Even as the Harmony's transition grows nearer, Daniels keeps up his customary weekday sheepshead game in the Harmony's front room.
Daniels, 61, decided several years ago that he'd eventually sell the Atwood Avenue restaurant and music venue to Bradley Czachor, who worked at the Harmony for nearly 10 years and currently manages the Great Dane's Hilldale brewpub. Czachor, 45, will take over the Tuesday after Labor Day, when the Harmony customarily reopens after Daniels' annual vacation.
Czachor and Daniels both envision a future in which the Harmony maintains its menu, blues-heavy music lineup and dutiful connection to its neighborhood. Daniels opened the Harmony in 1990, purchasing the building when it was "a pit." He gradually built it into a spot known for a strange combination of characteristics: a friendly neighborhood-bar atmosphere, vegetarian burgers, fake parrots hanging from the ceiling, live music, boisterous game-day viewing and a sense of stable community in a city so often defined by transience.
For a man who runs a well-loved small business and has raised thousands of dollars for the Goodman Community Center through an annual golf tournament, Daniels has always come off as enviably calm. The Harmony's web presence amounts to only a neglected MySpace page. Daniels insists he doesn't need anything else since the venue's weekend shows already have a strong draw. During the recent "Michelle Shocked goes crazy" scandal, he could not be reached until he returned from vacation, even as venues across the country hurriedly canceled Shocked's shows. (Daniels eventually followed suit.) Even as the Harmony's transition grows nearer, Daniels keeps up his customary weekday sheepshead game in the Harmony's front room.
That said, it took a sad occasion for Daniels to finally sell the business. His closest friend from childhood died recently. That prompted him to want to spend more time traveling, though he'll still live in Madison -- and keep up that card game.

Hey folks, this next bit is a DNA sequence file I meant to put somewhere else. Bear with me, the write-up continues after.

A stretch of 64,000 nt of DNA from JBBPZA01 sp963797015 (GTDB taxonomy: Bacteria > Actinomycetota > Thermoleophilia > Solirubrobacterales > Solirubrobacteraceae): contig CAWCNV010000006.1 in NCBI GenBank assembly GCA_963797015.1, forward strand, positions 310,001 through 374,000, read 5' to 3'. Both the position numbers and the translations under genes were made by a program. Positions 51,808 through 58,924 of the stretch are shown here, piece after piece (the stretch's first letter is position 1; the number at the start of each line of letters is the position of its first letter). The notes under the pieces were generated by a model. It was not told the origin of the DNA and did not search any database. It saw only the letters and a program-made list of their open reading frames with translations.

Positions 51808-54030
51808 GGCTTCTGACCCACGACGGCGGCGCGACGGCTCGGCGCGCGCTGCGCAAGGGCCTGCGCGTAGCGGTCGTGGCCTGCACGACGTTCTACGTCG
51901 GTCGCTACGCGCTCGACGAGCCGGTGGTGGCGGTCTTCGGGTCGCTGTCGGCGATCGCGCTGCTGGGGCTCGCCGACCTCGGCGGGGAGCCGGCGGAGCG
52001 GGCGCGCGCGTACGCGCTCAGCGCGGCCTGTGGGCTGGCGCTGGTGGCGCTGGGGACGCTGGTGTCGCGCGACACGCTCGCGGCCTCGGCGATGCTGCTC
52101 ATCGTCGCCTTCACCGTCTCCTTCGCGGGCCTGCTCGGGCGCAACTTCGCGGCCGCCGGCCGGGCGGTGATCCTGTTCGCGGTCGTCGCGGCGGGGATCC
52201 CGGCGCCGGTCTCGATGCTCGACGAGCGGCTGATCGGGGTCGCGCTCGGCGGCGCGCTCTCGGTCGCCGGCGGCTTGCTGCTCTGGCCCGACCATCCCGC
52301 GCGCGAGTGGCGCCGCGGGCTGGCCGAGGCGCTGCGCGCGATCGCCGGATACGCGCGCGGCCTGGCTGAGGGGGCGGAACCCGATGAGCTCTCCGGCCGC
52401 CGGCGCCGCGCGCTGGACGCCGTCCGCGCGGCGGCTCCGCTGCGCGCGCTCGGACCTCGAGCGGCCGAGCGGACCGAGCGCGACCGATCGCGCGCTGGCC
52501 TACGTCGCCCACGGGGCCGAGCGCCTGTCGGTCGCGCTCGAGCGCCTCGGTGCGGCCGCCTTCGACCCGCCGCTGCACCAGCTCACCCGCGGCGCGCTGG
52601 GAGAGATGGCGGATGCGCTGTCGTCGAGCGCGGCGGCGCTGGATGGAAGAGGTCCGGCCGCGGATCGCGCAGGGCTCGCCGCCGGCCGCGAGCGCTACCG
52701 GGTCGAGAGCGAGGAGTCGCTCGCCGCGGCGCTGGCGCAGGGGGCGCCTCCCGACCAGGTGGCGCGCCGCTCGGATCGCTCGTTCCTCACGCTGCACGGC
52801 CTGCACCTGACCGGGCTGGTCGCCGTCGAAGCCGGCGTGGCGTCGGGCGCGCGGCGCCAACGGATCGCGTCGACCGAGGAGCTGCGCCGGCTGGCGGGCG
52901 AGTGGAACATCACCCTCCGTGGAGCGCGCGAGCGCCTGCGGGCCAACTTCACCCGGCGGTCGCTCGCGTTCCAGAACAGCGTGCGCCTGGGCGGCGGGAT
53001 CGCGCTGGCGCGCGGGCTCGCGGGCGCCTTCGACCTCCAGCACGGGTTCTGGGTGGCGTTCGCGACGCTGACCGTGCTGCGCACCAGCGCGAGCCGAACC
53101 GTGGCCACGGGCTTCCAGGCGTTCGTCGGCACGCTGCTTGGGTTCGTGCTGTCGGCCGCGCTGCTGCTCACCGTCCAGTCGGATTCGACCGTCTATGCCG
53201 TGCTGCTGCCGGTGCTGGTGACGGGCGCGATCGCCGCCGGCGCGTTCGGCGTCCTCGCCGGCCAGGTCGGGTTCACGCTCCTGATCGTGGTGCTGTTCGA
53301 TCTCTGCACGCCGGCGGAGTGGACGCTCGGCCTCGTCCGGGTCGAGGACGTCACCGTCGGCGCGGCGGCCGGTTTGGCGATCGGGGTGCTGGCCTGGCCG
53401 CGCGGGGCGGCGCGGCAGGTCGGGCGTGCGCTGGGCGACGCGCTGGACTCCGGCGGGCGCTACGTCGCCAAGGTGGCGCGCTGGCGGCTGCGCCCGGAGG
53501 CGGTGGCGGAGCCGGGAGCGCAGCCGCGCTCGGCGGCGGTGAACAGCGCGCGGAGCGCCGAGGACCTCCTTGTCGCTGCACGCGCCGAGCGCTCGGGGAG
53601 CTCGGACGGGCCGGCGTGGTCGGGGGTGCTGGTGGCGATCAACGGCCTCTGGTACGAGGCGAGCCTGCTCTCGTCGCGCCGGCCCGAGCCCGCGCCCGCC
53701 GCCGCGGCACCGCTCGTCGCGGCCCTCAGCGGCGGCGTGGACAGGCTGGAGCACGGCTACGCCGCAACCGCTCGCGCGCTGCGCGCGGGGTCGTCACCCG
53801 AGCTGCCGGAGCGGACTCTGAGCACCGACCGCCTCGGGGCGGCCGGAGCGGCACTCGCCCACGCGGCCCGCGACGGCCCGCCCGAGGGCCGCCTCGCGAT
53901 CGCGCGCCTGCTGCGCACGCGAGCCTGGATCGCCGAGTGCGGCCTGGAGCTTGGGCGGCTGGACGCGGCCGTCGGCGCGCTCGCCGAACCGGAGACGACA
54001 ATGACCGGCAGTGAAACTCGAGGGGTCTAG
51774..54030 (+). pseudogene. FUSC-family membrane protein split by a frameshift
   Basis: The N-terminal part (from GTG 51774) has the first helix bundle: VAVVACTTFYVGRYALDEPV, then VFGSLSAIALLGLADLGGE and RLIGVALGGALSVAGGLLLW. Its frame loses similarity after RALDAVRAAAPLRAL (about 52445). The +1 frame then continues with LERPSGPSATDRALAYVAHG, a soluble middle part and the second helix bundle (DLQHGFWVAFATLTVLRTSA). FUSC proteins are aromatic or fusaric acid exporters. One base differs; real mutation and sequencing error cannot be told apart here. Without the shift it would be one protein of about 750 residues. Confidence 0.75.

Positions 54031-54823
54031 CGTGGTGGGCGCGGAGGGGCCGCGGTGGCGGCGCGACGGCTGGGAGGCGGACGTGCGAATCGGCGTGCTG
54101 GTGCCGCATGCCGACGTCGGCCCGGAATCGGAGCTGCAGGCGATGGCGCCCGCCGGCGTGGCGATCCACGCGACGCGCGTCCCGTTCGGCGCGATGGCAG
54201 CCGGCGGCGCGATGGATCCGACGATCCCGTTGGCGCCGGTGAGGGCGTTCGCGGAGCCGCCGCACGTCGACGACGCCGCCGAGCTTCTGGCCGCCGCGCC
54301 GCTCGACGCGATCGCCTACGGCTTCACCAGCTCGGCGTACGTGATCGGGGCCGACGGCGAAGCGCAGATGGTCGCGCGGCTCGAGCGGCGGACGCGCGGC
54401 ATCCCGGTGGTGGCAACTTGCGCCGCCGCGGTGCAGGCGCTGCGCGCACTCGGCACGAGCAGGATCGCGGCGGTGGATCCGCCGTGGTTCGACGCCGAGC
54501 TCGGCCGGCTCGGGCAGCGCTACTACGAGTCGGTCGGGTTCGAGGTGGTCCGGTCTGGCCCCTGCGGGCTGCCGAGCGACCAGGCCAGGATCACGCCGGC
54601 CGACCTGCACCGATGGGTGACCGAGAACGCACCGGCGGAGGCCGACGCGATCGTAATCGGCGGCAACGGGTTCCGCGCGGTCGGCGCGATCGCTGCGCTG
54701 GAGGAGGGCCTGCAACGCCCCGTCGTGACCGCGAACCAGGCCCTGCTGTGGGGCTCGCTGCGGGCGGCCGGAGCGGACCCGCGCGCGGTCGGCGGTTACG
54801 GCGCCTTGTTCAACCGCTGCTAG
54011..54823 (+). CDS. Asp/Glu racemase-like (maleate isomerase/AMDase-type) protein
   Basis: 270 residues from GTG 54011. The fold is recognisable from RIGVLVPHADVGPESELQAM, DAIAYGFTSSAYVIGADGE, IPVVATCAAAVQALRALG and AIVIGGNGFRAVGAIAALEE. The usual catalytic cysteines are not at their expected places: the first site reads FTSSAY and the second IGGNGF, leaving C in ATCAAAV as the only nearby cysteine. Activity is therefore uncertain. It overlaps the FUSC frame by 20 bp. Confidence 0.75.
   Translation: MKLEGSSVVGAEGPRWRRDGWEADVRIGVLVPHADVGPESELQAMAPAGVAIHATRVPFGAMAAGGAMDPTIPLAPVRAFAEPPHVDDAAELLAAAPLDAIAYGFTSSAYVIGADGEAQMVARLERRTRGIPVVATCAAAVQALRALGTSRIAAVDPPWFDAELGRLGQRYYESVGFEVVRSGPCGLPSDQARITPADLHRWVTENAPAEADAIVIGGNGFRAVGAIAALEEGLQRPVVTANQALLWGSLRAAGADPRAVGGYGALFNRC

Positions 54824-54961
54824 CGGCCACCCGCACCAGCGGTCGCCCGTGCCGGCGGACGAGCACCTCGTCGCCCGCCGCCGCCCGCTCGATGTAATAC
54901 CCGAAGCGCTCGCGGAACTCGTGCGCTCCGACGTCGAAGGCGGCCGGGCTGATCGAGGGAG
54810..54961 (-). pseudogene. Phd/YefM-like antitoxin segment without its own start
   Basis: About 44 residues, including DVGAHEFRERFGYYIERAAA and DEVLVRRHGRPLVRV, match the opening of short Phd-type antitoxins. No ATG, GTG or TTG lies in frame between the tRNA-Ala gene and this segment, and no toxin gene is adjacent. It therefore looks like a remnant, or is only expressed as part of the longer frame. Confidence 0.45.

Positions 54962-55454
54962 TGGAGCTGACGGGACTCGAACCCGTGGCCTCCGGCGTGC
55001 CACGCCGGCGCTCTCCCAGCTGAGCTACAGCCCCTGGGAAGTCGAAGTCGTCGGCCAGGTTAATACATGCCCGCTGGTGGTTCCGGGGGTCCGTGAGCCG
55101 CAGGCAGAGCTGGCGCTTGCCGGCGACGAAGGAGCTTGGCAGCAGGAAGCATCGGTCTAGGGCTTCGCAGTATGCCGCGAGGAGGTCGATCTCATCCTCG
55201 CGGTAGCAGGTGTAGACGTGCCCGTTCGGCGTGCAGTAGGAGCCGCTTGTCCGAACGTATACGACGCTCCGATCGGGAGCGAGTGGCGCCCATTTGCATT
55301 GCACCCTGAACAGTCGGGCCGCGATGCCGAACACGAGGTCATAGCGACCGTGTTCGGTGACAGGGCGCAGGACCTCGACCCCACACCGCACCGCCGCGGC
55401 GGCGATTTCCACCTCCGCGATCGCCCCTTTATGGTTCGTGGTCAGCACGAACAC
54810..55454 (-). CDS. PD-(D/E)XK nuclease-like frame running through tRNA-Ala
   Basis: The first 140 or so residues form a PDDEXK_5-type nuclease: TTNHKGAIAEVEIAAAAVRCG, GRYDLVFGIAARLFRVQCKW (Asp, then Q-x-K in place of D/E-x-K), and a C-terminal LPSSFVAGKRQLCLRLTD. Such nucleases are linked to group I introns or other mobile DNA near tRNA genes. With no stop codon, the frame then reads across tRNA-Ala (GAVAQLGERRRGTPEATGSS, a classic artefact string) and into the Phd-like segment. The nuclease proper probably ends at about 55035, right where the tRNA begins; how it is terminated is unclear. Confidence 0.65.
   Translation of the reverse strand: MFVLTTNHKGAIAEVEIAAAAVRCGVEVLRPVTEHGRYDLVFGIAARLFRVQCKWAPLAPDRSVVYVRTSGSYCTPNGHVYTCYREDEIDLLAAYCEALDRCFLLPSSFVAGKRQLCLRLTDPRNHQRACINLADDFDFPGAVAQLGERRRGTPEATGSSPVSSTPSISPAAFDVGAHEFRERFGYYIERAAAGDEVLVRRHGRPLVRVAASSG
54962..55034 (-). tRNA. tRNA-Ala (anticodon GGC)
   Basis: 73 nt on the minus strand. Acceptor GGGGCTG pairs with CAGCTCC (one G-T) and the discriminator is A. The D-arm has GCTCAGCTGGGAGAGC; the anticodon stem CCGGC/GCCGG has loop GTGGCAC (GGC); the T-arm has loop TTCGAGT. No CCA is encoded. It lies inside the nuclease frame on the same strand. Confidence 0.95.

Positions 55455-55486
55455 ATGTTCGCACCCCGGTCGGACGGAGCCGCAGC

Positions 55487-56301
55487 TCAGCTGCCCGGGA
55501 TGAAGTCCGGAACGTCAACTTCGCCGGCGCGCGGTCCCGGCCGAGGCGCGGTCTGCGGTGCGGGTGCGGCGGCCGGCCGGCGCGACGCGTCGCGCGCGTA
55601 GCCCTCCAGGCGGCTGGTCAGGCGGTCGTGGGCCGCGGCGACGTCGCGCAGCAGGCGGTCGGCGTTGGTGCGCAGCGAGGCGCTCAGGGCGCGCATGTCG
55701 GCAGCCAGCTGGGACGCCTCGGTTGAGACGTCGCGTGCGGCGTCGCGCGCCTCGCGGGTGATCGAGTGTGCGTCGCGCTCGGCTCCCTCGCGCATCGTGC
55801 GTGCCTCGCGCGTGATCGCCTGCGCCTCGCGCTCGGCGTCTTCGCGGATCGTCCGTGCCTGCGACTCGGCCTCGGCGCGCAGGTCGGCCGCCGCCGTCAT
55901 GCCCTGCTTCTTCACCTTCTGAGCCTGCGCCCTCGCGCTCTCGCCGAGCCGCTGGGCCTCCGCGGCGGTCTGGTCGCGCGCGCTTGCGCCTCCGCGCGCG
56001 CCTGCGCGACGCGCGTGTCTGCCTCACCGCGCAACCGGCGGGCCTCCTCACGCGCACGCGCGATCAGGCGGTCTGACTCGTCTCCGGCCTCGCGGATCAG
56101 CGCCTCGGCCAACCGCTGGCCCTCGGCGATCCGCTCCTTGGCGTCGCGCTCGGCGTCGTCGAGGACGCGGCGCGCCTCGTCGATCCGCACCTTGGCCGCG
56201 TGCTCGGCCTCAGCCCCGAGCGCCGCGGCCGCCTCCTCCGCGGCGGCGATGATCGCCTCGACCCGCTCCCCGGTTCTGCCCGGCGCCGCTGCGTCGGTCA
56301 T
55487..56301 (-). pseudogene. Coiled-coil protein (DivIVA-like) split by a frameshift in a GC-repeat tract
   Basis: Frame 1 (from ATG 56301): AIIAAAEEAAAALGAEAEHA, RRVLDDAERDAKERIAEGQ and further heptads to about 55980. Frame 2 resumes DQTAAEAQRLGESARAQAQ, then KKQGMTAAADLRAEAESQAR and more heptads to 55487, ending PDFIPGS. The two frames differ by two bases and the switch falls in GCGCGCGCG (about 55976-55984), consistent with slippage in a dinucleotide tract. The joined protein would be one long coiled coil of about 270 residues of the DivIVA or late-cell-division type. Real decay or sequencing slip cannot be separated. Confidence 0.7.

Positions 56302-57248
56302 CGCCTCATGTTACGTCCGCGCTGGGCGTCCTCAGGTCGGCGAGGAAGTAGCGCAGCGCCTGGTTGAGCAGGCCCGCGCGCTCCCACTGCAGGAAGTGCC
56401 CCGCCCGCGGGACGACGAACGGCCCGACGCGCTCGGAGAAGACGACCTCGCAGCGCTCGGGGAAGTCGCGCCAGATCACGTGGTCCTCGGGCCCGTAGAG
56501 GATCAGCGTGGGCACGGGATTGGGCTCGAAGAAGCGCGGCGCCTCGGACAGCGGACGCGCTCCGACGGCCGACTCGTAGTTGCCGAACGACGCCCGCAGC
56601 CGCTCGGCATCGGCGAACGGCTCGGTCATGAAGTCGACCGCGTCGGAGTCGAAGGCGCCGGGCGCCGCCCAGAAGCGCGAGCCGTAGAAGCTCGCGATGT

"I'm getting to the age when you're starting to lose people you're close to," he says.
Daniels says the first band to play the Harmony, in 1990, was local outfit the Falcon Eddies. After two or three years, the venue began to attract national artists, including Charlie Musselwhite, Marcia Ball, Syl Johnson and Robbie Fulks. Daniels has always booked the music himself, so the schedule reflects his fondness for blues. The Harmony's music calendar is currently set through November, and Daniels says he'll help Czachor transition to taking over the booking. Czachor does have a little experience setting up shows, as the Great Dane's locations occasionally have live music.
Czachor has a few initiatives he'd like to try in the long run, including adding outdoor seating and Sunday breakfasts, and perhaps bringing in the occasional guest chef. Out of affection for the Great Dane, he'll likely put a couple of the brewpub's beers on tap at the Harmony. Beyond that, he says he's "not in the business of fixing something that isn't broken" and notes that patrons won't see any changes at all for the first six months. Longtime kitchen manager Phil Ledwig is staying on, he adds, and the menu won't change in the near future.
While Daniels still likes his work, he's clearly happy that Czachor will be taking over.
"I'm ready to do nothing," Daniels says. "That's what I'm best at."